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Austin Isn’t Weird — It’s Batty

Each spring, the Austin area goes a bit nuts — you might even say bat crazy.

And for good reason, because 1.5 million Mexican free-tailed bats arrive each spring to roost under the Ann W. Richards Congress Avenue Bridge.

It’s the largest urban bat colony in the world, and watching them emerge each evening for their flight and feeding has become a rite of passage for both visitors and Austin residents alike. Here is everything you need to know to see the bats for yourself.


The bats usually begin to emerge around sunset, but the event can happen anytime between 7:30pm and 9:45pm. The bats don’t all leave at once — in fact, it can take up to 45 minutes for all the bats to fly out. Expect to sometimes see just a few take flight followed by a swarm coming out from under the bridge.

The bats normally arrive in late March and tend to stay in Austin until early fall, so there’s ample opportunity to see the spectacle for yourself. In fact, mid-August is often the best time to watch as that’s when young bats born in June join their mothers in flight.

Whenever you go, expect a crowd and arrive early for the best spot.


The most iconic place to bat watch is from atop the Congress Avenue Bridge. Be sure to face east, as that’s the direction they will fly.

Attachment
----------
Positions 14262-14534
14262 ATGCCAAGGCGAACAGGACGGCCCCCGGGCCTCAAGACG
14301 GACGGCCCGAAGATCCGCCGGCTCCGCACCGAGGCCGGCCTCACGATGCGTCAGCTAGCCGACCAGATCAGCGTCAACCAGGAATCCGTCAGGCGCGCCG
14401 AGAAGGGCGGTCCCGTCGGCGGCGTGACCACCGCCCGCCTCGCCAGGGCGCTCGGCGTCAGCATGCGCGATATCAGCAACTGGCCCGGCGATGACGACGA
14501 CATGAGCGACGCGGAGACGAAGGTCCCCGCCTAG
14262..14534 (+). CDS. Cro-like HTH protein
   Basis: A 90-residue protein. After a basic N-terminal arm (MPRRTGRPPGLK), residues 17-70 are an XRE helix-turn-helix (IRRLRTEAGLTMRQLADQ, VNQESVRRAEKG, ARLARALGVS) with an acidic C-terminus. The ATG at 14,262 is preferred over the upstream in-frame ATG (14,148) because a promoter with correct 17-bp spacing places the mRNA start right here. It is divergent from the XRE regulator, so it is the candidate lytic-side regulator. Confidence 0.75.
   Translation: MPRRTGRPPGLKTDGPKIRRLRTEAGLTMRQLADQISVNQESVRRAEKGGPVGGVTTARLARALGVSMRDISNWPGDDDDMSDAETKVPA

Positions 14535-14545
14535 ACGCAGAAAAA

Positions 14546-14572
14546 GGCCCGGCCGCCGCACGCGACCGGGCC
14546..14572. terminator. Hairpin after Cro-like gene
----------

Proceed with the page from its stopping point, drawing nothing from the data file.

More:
To avoid the crowd that will likely be on the bridge, opt for the adjacent Statesman Bat Observation Center. The corner of Congress Avenue and Barton Springs Road also offers a good vantage point.

For the athletically inclined, the Butler Hike & Bike Trail provides several excellent spots to bat watch. You can also rent a kayak canoe or water bike and watch the event from the river. If the idea of watching from the water appeals to you — but paddling or pedaling doesn’t — be sure to take a bat cruise, which is offered by several sightseeing companies.

And if Austin isn’t doable, don’t worry! Round Rock, Bracken Cave, Eckert James River Bat Cave and Old Tunnel State Park are all great places for watching bats.


The Austin bat colony can eat up to 30,000 pounds of insects each evening.

One Final Tip

If you choose to watch the bats from below, be sure to wear a jacket or hat for the risk of falling guano.